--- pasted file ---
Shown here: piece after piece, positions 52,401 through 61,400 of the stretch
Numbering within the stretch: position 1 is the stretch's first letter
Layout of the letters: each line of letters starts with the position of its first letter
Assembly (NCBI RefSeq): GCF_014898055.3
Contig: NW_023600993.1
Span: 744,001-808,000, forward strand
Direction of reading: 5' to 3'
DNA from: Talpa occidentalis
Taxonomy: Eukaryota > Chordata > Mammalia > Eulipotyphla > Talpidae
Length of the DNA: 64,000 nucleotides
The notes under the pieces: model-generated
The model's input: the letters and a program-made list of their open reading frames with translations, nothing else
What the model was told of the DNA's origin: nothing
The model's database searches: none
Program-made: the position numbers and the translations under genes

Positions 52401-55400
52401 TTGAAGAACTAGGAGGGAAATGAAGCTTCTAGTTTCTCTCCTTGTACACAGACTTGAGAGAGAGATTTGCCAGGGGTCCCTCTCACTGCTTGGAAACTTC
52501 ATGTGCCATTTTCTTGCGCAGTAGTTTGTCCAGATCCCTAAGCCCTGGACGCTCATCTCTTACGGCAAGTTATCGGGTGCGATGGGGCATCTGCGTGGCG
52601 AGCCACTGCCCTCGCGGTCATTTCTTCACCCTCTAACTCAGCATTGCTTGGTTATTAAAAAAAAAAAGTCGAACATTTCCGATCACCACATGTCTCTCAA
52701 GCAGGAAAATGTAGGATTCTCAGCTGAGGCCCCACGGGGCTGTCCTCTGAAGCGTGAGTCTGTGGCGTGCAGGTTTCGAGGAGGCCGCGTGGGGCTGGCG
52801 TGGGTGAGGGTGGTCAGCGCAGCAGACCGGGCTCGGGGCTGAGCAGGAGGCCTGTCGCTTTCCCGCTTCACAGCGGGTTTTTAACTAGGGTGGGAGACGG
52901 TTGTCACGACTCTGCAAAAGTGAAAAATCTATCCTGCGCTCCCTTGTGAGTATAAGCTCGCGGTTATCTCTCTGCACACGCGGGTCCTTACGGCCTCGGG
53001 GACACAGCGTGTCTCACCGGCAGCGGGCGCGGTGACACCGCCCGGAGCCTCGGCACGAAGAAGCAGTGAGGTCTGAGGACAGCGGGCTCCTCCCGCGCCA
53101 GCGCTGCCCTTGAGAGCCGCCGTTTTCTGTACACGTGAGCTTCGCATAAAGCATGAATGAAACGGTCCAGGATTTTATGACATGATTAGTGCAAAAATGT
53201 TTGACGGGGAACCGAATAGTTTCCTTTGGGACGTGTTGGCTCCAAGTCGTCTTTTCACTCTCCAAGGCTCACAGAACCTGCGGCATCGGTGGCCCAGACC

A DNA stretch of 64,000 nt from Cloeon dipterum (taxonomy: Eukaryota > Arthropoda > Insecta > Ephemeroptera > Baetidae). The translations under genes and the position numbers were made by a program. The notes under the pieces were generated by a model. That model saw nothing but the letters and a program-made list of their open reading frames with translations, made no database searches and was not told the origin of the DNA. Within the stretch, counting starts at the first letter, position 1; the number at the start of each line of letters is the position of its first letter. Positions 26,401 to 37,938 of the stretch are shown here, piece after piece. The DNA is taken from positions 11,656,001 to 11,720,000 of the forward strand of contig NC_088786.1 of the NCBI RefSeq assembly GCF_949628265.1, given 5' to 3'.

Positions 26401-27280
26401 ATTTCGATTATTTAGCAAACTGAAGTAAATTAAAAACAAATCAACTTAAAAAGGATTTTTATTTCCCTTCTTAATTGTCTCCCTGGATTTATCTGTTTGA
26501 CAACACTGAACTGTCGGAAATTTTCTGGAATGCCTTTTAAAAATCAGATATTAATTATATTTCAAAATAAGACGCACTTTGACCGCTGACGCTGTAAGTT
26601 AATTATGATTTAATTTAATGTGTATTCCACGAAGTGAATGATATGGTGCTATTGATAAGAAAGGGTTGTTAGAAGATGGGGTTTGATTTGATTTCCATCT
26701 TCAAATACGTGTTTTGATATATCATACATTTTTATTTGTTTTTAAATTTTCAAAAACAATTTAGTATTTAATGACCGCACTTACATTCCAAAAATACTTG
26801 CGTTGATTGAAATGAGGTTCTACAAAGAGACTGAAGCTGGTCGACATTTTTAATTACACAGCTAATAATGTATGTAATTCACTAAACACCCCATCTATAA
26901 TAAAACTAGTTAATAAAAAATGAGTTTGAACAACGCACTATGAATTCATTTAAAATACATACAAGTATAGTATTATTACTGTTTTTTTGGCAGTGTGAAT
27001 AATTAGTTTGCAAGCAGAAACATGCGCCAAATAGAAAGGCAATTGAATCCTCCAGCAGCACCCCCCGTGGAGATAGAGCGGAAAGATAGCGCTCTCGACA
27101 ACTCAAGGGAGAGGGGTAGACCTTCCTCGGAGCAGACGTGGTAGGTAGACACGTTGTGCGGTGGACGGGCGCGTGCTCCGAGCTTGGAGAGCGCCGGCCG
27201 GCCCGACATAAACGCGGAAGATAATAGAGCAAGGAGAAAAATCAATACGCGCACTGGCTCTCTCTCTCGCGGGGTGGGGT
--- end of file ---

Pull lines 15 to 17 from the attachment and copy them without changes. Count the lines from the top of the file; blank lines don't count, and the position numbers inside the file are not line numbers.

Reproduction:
Program-made: the position numbers and the translations under genes

Positions 52401-55400
52401 TTGAAGAACTAGGAGGGAAATGAAGCTTCTAGTTTCTCTCCTTGTACACAGACTTGAGAGAGAGATTTGCCAGGGGTCCCTCTCACTGCTTGGAAACTTC